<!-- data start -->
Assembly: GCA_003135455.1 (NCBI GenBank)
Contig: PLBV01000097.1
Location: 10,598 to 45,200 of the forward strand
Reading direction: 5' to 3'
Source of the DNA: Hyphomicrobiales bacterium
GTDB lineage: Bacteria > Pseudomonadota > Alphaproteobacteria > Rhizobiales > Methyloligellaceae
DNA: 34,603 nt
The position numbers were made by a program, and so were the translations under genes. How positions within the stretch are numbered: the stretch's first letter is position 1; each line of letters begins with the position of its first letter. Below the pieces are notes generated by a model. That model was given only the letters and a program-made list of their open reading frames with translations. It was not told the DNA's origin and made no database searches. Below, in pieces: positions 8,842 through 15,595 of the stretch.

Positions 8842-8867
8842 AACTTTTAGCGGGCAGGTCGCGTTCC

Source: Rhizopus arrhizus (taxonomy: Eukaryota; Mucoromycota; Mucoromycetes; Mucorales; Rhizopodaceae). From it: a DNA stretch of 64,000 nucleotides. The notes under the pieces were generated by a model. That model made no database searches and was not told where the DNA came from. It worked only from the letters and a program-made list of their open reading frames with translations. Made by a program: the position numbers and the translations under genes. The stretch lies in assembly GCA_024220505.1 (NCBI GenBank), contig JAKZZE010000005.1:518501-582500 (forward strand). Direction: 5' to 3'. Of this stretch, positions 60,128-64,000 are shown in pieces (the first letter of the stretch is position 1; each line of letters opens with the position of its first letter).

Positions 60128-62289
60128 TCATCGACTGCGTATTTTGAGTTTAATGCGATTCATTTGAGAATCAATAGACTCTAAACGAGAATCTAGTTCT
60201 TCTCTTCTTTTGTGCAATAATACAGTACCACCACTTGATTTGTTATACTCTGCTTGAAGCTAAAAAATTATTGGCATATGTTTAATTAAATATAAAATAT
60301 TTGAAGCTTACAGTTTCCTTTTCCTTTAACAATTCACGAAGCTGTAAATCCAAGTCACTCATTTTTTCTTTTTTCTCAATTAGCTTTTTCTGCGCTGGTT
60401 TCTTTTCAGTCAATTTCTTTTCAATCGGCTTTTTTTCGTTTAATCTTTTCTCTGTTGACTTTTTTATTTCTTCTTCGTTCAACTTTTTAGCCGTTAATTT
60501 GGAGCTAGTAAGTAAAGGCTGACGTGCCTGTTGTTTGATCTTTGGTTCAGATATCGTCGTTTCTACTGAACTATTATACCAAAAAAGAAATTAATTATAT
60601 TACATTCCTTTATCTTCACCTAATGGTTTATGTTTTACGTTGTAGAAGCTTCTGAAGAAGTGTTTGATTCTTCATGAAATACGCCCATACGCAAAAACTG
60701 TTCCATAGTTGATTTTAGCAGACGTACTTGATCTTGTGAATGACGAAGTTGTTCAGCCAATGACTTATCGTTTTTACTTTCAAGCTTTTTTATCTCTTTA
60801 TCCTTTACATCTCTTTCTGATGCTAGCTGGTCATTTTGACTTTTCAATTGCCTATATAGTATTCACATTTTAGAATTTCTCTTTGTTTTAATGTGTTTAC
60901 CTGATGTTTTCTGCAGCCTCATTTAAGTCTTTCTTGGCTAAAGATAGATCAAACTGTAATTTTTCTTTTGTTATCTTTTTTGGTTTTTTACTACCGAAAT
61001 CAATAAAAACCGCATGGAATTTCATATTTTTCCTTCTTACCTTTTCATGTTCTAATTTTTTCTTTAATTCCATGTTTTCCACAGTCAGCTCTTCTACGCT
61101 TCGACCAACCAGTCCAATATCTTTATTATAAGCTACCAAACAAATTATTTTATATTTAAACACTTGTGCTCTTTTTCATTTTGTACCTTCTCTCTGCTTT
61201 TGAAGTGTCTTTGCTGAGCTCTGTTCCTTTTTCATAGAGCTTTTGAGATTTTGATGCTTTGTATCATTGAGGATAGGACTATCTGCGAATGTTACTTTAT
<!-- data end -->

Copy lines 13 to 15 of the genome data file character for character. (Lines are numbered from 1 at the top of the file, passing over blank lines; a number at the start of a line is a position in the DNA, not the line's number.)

60128 TCATCGACTGCGTATTTTGAGTTTAATGCGATTCATTTGAGAATCAATAGACTCTAAACGAGAATCTAGTTCT
60201 TCTCTTCTTTTGTGCAATAATACAGTACCACCACTTGATTTGTTATACTCTGCTTGAAGCTAAAAAATTATTGGCATATGTTTAATTAAATATAAAATAT
60301 TTGAAGCTTACAGTTTCCTTTTCCTTTAACAATTCACGAAGCTGTAAATCCAAGTCACTCATTTTTTCTTTTTTCTCAATTAGCTTTTTCTGCGCTGGTT